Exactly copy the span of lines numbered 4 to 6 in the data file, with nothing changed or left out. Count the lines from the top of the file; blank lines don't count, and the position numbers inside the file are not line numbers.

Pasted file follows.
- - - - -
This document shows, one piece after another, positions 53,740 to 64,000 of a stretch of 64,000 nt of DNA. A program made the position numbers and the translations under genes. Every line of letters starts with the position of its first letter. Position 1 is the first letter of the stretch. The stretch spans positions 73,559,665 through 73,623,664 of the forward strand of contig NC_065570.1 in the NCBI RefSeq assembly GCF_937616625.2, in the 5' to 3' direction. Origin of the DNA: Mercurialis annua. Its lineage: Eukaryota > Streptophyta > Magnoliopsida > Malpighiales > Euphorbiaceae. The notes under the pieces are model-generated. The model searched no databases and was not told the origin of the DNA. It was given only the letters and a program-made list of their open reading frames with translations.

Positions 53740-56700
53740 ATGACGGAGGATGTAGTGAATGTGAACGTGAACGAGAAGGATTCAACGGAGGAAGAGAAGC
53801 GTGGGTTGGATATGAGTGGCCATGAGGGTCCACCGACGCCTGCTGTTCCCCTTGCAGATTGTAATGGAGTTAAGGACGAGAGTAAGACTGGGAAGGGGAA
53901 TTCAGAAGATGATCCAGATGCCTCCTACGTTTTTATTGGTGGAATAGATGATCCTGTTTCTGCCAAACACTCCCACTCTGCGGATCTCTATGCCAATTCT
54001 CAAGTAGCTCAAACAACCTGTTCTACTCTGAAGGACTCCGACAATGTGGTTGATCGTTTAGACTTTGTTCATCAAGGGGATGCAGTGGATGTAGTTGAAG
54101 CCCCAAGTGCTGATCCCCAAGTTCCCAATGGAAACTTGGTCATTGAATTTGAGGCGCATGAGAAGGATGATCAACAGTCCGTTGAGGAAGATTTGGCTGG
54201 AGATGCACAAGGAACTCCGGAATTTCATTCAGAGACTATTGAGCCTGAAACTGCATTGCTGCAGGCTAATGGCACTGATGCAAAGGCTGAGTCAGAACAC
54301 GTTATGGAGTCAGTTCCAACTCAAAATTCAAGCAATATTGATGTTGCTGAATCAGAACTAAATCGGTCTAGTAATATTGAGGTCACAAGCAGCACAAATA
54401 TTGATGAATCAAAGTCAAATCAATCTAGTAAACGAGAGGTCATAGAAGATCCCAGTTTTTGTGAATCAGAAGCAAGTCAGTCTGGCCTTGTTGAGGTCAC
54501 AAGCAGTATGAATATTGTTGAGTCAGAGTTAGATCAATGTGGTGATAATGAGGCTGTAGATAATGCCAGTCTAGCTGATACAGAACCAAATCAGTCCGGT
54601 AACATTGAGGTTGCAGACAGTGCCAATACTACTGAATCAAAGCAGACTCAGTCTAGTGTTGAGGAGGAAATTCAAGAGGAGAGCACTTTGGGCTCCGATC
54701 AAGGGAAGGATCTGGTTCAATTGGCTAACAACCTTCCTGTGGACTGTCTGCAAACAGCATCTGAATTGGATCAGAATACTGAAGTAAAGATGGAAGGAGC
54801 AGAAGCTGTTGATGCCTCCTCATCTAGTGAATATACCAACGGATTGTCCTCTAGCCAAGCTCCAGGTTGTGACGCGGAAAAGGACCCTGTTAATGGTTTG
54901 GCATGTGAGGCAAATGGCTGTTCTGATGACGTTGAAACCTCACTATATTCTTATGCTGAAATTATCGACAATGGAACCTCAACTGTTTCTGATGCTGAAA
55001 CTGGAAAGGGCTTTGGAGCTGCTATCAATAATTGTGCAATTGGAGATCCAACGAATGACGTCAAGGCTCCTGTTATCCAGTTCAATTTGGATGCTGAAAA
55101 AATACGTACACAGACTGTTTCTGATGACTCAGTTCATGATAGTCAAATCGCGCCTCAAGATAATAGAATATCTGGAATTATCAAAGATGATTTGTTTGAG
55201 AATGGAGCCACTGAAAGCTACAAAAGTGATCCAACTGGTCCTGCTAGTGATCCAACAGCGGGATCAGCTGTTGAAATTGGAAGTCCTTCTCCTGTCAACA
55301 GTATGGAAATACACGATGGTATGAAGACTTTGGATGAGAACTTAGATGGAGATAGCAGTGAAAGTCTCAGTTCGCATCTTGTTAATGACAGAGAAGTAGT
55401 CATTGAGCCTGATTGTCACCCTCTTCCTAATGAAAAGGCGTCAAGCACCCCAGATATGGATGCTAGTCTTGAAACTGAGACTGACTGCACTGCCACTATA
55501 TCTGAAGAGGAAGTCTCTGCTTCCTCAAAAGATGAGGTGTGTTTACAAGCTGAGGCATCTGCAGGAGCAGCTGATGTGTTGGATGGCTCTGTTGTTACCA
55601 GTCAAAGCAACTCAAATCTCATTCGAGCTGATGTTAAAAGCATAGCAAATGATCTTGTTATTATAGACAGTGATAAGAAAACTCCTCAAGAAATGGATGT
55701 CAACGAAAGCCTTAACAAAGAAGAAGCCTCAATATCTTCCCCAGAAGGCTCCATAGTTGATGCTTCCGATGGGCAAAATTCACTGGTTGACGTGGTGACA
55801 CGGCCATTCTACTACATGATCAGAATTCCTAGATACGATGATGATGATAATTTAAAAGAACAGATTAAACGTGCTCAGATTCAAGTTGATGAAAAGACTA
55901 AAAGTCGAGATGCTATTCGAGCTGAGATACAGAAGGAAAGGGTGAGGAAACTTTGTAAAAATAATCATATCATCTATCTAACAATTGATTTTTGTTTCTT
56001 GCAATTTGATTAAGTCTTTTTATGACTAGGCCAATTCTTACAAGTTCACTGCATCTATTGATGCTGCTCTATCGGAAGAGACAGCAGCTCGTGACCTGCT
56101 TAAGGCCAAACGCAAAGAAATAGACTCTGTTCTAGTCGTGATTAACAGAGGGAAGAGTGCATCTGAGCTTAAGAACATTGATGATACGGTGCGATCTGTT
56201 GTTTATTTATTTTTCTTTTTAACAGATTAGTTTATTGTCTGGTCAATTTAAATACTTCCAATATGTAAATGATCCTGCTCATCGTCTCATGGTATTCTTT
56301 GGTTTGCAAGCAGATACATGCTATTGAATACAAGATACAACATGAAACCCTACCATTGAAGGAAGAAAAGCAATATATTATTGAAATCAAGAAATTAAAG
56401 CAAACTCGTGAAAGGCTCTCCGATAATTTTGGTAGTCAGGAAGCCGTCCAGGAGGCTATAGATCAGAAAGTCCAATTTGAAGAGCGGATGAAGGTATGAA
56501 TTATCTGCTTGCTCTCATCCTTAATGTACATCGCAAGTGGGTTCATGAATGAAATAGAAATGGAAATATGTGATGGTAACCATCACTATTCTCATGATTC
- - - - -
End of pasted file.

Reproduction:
53801 GTGGGTTGGATATGAGTGGCCATGAGGGTCCACCGACGCCTGCTGTTCCCCTTGCAGATTGTAATGGAGTTAAGGACGAGAGTAAGACTGGGAAGGGGAA
53901 TTCAGAAGATGATCCAGATGCCTCCTACGTTTTTATTGGTGGAATAGATGATCCTGTTTCTGCCAAACACTCCCACTCTGCGGATCTCTATGCCAATTCT
54001 CAAGTAGCTCAAACAACCTGTTCTACTCTGAAGGACTCCGACAATGTGGTTGATCGTTTAGACTTTGTTCATCAAGGGGATGCAGTGGATGTAGTTGAAG